song in order to move on from the event in my own head, it was all-consuming Aside from its cathartic purposes, what are you hoping to achieve through this song? I don’t like protest music. I’m not a Bob Dylan fan, and I don’t like people telling me what to think. I also think that artists can be reluctant to go into political subjects because your stances often change and morph over time. So rather than a protest song, I wanted to write a song that was more reflective and emotion led. I hope the measured approach to the topic and lyrics can elicit something similar in listeners. What role do you think artists have in commenting on political issues? I think you can be as engaged as you chose to be as an artist. Some people’s philosophy is that art is escapism, they don’t want it to comment on current affairs. Others chose to be very political with their work. For me, I don’t want to try to tell people what to think. I don’t believe artists know any better than anyone else. All you have to offer is your personal take on things, your own reflections on ideas and events. How has the pandemic impacted your work? I’m currently working towards a degree in music production and luckily, my first year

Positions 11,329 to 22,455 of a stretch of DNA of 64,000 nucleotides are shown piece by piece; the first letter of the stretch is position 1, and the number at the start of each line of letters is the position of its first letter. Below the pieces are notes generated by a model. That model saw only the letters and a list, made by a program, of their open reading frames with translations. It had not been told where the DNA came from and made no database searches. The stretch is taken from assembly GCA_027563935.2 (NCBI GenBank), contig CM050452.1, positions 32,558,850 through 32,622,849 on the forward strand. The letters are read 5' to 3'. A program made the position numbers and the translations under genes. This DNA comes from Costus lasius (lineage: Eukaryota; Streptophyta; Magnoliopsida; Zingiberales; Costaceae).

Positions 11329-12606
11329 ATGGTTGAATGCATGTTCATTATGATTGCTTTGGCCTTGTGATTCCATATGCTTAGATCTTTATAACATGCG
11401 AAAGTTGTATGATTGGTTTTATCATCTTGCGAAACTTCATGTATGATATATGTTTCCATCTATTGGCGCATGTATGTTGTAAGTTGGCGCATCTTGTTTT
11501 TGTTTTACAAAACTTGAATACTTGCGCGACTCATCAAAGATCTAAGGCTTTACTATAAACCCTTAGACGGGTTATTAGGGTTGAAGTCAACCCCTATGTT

finished just before lockdown in March. I work as a session musician and I was meant to be spending the summer touring. We had festivals and American and European dates lined up, but all that got cancelled unfortunately. I did a lot of walking, and I watched a lot of TV and films which is unusual for me. I am getting stuck back into my degree now though as I have just started second year. What have you got planned for the future? I have more singles and videos recorded, so I’ll be releasing those. They cover a bunch of different styles and topics that aren’t quite as deep as Outside the Grocery Store. I’ll also probably do a bit of online performing; I did some of that at the beginning of lockdown. I’m hoping to get some more performance dates in for The Sheffield Beatles Project when we can. We are a band of around 30 professional and semi-professional musicians who get together to perform The Beatles’ albums, it’s a lot of fun. You can check us out on Facebook for dates. Conor Houston’s single, Outside the Grocery Store, will be available on all major streaming platforms from November 20th. You can check out The Sheffield Beatles Project on Facebook at facebook.com/thesheffieldbeatlesproject. www.exposedmagazine.co.uk | 43
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Bill Stephenson. Hyde Park Flats, 1988